Today in Hip Hop History: November 16, 1999
The 1990s are arguably the best decade in hip hop history. During that ten year span, not many hip hop artists outdid the work of Dr. Dre. Between N.W.A., G-Funk, and co-signing Snoop Dogg and Eminem, Dre emerged as one of the most successful faces in the industry.
To cap off his prosperous 90s era, the legendary producer released his second studio album, 2001, through his own Aftermath Records in 1999. 2001 followed up Dre’s classic debut album, The Chronic, which he had released 7 years before. He served the album with a film-like layout; including interludes, skits, and moments that conceptually setup the album as a movie script.
2001 contains production from Dre himself and Mel-Man, with the help of Lord Finesse. It features outside vocals from Devin The Dude, Snoop Dogg, Eminem, Kurupt, Xzibit, Mary J. Blige, MC Ren, and several more.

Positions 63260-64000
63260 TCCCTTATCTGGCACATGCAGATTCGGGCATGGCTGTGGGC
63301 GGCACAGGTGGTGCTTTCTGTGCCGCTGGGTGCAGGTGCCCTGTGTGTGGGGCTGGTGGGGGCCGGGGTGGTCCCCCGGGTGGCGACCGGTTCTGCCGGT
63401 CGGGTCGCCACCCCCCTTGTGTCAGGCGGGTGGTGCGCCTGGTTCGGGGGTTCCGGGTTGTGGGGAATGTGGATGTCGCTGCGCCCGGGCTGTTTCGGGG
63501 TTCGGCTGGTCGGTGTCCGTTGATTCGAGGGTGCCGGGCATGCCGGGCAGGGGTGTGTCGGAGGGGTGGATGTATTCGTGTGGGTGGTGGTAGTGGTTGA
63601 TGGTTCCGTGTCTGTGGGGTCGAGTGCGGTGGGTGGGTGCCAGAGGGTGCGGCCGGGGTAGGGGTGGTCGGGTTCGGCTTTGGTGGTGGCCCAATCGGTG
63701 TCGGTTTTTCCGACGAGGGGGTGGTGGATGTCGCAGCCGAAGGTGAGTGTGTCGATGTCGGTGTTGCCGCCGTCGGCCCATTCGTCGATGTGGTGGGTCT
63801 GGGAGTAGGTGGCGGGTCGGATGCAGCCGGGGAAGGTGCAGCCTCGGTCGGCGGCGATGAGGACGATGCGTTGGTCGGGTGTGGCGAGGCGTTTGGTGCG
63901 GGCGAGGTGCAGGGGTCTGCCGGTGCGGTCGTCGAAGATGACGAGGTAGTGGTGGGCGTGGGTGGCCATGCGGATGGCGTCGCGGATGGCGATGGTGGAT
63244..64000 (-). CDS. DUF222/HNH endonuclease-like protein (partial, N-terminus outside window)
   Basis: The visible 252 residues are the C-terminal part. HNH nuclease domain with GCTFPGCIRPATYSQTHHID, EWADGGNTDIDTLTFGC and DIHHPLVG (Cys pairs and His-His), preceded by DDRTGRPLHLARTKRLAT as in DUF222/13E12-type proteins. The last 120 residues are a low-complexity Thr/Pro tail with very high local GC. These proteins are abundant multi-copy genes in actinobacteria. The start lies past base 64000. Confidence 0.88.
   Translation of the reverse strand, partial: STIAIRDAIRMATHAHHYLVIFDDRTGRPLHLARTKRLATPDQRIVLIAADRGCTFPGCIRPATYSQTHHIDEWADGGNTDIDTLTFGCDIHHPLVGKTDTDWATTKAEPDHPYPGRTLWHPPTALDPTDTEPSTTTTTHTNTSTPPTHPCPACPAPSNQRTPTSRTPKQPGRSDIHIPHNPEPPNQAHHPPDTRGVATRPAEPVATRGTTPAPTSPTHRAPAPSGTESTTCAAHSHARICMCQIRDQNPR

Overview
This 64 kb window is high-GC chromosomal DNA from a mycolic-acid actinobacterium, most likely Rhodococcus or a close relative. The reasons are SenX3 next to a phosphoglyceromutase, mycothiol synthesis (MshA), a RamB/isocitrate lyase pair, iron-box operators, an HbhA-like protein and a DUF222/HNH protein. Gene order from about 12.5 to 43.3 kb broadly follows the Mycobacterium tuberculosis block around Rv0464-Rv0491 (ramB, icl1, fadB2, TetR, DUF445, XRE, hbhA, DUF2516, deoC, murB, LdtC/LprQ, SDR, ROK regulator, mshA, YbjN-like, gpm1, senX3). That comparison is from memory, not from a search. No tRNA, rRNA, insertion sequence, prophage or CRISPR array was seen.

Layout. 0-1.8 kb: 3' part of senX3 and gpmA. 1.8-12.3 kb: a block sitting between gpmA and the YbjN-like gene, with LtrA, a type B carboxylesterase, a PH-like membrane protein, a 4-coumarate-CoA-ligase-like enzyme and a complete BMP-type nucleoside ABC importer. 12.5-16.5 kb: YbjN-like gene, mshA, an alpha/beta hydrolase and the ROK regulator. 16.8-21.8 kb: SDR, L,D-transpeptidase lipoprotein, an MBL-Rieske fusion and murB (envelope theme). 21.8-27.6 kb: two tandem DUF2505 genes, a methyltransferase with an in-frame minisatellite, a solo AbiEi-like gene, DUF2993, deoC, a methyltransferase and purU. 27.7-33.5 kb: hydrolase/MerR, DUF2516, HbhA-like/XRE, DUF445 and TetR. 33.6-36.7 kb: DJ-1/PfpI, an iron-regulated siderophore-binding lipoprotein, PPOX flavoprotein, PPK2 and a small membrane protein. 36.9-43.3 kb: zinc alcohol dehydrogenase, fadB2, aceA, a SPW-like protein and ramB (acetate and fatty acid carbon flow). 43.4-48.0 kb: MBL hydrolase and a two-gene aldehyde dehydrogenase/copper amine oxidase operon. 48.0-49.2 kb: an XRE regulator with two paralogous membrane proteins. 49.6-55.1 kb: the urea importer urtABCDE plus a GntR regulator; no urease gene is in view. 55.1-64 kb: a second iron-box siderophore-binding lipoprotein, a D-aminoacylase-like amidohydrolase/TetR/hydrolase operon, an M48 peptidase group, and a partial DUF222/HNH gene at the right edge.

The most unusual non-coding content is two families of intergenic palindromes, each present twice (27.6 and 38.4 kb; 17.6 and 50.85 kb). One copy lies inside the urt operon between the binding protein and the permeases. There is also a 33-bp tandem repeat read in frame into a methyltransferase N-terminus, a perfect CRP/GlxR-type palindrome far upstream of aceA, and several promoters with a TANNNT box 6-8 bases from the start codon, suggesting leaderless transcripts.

Critics cited the album for its G-Funk influence and keyboard-heavy production alongside its controversial lyricism that glamorized sexism, gangster lifestyles, violence, and drug usage. Despite the common motifs among hip hop, Dr. Dre crafted an explicit album excessive by most standards.
Dre released 2001 in a state of defense. Fans and hip hop followers began doubting his career because it had been so long since his previous effort. Despite this, the album is arguably a hip hop classic. It peaked at #5 on the U.S. Billboard 200 and #1 on the Top R&B/Hip-Hop Albums Chart list. The album has gone 7x RIAA Certified Platinum since its conception and contained several quintessential Dr. Dre songs.
Since its release, Dr. Dre has become the face of the hip hop industry with his Beats By Dre headphones, savvy business deal with Apple Music, and West Coast Hip Hop choke-hold. His influence on hip hop remains ever prevalent with the 2015 release of film Straight Outta Compton and direct mainstream influences among artists YG and ScHoolboy Q.
17 years later and we at True Too have yet to forget about Dre. Stream the album exclusively on Apple Music and for all things hip hop, keep reading at True Too.